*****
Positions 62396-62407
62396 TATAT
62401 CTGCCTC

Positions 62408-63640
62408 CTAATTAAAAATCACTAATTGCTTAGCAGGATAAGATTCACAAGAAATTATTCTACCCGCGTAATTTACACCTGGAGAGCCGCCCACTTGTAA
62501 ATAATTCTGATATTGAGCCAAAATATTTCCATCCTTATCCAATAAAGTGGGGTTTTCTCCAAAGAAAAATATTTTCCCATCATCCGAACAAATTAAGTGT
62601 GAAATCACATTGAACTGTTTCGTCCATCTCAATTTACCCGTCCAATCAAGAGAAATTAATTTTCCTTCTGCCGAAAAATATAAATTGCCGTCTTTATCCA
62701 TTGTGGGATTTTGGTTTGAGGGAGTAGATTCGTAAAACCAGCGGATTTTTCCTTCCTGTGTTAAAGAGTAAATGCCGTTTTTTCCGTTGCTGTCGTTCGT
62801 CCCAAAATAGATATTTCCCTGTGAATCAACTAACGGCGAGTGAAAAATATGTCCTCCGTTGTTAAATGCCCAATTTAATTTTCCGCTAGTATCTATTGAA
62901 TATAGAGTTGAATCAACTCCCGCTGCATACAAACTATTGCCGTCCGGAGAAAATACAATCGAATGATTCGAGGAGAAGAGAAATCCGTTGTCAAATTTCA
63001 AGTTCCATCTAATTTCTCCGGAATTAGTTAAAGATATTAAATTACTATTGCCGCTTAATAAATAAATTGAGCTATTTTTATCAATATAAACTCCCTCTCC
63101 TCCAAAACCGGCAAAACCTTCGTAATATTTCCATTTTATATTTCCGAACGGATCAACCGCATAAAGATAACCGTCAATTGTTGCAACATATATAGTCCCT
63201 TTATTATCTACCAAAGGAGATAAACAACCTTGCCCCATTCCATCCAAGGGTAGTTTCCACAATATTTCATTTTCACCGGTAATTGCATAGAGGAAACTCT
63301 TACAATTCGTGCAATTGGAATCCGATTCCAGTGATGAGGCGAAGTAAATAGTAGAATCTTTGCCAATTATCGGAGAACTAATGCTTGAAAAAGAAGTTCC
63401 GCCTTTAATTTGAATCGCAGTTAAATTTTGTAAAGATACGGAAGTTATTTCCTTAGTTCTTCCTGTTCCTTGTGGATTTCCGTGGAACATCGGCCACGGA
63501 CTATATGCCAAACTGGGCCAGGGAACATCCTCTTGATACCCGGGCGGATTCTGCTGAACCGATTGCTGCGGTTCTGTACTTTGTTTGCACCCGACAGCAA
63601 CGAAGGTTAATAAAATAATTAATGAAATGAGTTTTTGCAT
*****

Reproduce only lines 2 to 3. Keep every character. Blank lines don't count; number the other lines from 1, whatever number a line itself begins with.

62396 TATAT
62401 CTGCCTC